The main downside of working at a hagwon (instead of a public school or a university) in Korea is that you have a lot less vacation time. Sometimes you don't even get the day off for national holidays (although this is in a legal gray area if it's one of the "red" days on the calendar). I was sad because Wednesday was an election day here in Korea and most people were getting off work, but Oedae was going to stay open. However, we got a happy surprise on Monday when Gwen said the other hagwons in the area were closed, so we would be, too! Yay!

Unfortunately, the weather sucked, so I didn't feel in a day-trip excitement mood. Instead I went to Costco to get the makings for fresh fruit smoothies.

You see, Korea has been in strawberry season for the last three weeks or so. It's been amazing. I am eating fresh strawberries almost daily and it has kicked in the urge for fruit, so when my friend Kelly said she was going to do a fruit fast, I thought I'd take up the opportunity to eat more healthy.

I bought a small blender on Tuesday and then Wednesday afternoon ventured out to Costco for plain yogurt, frozen berries, grapefruit. I also found some individual packed nut snacks that were too amazing to pass up and cat litter for the kitty. Then I went back to my house to experiment.

The key to a good fruit smoothie, as I learned from Kelly, is to use plenty of banana as a base. You can add peanut butter to taste if you like. I've made a grapefruit/orange smoothie with orange juice, various strawberry smoothies, and am now sipping on a fresh pineapple smoothie. Yum. What a perfect summer treat!

Wednesday, April 9, 2008

Weekly Update.

I've been so crazy busy with things this last week, but it's been pretty good overall.

Friday evening I met up with Jenny for wine and girltalk at That. She leaves for Australia at the end of this month to study English there for four months! That's very exciting. She's a little nervous, but I know she'll do fine and have so much fun that she'll have a hard time coming home. She gave me a birthday present (too sweet) and encouraged my Korean studies--haha!

On Saturday, class was good. We're studying out of Sogang 2A, starting on lesson 6. On my own, I've made it up through the last lesson of 1B, so I'll need to catch up a bit, but it wasn't that much of a stretch for me to jump into lesson 6. The lessons build on each other as far as vocabulary goes, but only a little bit so for grammar, so I was ok. But the bad news is that my amazing teacher who is energetic and fun is going to Vietnam for a year or two to teach Korean and leaves at the end of this month! Oh no! I'm happy for her and her adventures, but I selfishly wish she'd change her mind so that she can keep teaching our class.

After class and lunch with some classmates and pals, it was off to Seoul for swing dancing. There was this big international workshop/festival for lindy hop going on that Ben, Gong Bi, Leah, and Joey were going to attend and while the workshops were out of my league as far as skill level goes (hey guys, I just started doing this a couple months ago...), there was a party-only option where I could go dancing in the evenings with a live band and all the super-awesome dancers from all over the world. It was a blast.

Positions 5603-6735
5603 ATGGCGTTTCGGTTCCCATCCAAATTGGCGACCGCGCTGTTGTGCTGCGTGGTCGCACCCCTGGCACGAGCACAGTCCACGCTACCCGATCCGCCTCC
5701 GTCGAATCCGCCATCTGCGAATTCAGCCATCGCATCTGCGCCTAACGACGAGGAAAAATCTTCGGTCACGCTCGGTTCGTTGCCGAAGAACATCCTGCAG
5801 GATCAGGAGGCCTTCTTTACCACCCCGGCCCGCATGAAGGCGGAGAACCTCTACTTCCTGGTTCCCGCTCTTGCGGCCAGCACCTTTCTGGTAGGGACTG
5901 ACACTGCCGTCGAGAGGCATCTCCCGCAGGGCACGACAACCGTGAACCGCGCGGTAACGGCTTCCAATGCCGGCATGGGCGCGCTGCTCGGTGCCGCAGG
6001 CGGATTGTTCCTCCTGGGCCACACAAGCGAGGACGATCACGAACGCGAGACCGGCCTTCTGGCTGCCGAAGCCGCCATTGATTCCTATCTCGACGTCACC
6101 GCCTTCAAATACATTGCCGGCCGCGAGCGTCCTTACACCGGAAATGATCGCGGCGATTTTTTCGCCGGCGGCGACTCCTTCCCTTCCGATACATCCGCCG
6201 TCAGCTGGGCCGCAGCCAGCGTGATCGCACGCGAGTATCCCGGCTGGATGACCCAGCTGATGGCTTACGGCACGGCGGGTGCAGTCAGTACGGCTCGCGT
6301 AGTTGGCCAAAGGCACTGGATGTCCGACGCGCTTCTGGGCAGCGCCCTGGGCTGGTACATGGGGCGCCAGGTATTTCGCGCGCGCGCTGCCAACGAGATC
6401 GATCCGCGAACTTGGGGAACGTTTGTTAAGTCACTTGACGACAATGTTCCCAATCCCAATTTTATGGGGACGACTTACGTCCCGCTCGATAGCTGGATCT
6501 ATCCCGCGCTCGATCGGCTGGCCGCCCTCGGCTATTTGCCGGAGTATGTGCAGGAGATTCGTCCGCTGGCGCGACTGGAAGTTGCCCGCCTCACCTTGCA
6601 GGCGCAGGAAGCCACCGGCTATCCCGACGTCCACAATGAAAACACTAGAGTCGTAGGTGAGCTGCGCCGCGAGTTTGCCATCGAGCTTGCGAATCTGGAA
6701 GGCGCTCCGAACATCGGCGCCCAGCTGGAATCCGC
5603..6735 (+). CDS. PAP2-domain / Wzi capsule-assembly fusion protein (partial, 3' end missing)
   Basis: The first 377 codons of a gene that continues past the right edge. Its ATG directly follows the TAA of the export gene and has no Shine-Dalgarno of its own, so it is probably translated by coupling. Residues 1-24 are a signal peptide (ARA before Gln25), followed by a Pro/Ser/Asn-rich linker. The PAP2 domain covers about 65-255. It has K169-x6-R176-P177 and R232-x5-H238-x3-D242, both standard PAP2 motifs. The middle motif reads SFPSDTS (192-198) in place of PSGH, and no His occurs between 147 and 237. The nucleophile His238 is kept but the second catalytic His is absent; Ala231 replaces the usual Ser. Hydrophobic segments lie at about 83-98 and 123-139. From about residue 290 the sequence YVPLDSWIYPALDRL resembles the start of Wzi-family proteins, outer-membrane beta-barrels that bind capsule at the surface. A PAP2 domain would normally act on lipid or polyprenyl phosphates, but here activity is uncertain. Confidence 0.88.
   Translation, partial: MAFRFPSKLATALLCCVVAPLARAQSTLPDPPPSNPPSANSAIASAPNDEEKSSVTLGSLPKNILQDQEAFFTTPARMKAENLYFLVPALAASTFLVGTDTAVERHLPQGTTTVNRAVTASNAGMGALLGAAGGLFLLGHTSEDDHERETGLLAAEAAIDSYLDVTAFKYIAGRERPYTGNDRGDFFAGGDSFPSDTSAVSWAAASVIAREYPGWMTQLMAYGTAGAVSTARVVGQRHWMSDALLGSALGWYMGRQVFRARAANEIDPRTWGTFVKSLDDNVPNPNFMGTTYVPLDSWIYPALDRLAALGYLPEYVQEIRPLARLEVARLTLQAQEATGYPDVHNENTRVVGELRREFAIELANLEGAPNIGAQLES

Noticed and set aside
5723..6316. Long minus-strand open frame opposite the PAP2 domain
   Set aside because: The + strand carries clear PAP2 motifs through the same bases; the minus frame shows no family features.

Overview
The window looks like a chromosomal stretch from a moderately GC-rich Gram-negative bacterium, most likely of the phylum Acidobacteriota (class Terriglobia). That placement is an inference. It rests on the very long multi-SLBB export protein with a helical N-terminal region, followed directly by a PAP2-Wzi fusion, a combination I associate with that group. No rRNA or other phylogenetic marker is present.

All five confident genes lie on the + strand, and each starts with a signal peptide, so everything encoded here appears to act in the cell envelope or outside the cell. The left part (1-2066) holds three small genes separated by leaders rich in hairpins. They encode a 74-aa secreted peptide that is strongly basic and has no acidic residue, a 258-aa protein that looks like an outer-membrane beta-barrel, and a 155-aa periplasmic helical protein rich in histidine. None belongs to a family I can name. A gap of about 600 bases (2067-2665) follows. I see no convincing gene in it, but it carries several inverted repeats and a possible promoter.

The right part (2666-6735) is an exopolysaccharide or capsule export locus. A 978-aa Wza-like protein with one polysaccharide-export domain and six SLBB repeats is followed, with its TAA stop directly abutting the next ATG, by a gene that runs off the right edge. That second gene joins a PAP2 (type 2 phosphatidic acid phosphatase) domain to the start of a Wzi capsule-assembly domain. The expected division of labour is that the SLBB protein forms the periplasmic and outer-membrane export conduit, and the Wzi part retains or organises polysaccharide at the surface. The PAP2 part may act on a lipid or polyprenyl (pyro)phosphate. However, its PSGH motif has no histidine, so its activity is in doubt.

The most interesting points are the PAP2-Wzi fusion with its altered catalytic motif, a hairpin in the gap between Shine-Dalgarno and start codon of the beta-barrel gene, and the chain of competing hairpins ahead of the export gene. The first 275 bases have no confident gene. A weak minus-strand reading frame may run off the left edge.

Sunday I met up with Amanda and Good Man, her friend and blogger "Jennipal", and Jennifer's friend DoYoung. We went to the mega-Kyobo downtown (where we were interviewed by middle schoolers and I found all the study materials I wanted) and then to see cherry blossoms by the Han river. The weather was so incredible, we decided to study Korean by the river (yeah... I'm so cool...).

After that, amazing Indian food and more dancing. It was too late to go back to Daegu Sunday night, so I went back Monday morning and missed taekwondo.

Seoul Swing and Cherry Blossoms


These are the pictures from the weekend. Enjoy!

Thursday, April 3, 2008

Trying not to think.

Sometimes things are so overwhelming that you just don't want to think about them. Like my black belt test that is less than a month away.

I'm not letting myself think about it. Because if I did, I'd be paralyzed with fear.

If a thought bubbles up unawares, before I can stifle it or suppress it, it is wrought with anxiety and old fears. My eternal identity was as a non-athletic type--the hyper-intellectual, the kind of artsy and creative theater geek, the outdoorsy yoga-ish weekend exerciser (but easily winded when climbing mountains), the voluptuous (used in the way that women do when they are a little overweight and don't want to say "fat" because it's both ugly and inaccurate) woman, the occasional do-gooder...

"I can't" was an essential part of my gym class vocabulary.

Sure, I've been working out semi-regularly since college (especially loving step aerobics classes), but I've never thought of myself as strong or physically coordinated. And the thought of me having a black belt in any kind of martial art seems external. Does not compute. It shuts my brain down. I cannot reconcile my beliefs of what a martial artist is with my self image.

So, sad to say, I am coping by eating too much--chocolate, cheese, pizza, frying up homemade hash browns, etc. It doesn't help that I'm PMSing.

It's so ironic that I'm subconsciously fighting myself becoming a true athlete with my binges. It does help to label it, but if I'm going to stop, I'll have to acknowledge the fear of this test I will take at the end of the month. The consuming fear, not just that I won't pass, but that I, that girl whose soccer coach told her parents that she'd never play well because she's not aggressive or whose basketball coach said she was afraid of winning, am somehow incapable of passing. That no matter how well I can work the forms or spar, that the judges who don't even speak my language will see into my heart (like those statues in The Neverending Story could do) and know my fear. That they'll intuit it's impossible for me to achieve it--that the universe would have to realign itself for Diana to become a successful anything related to sports.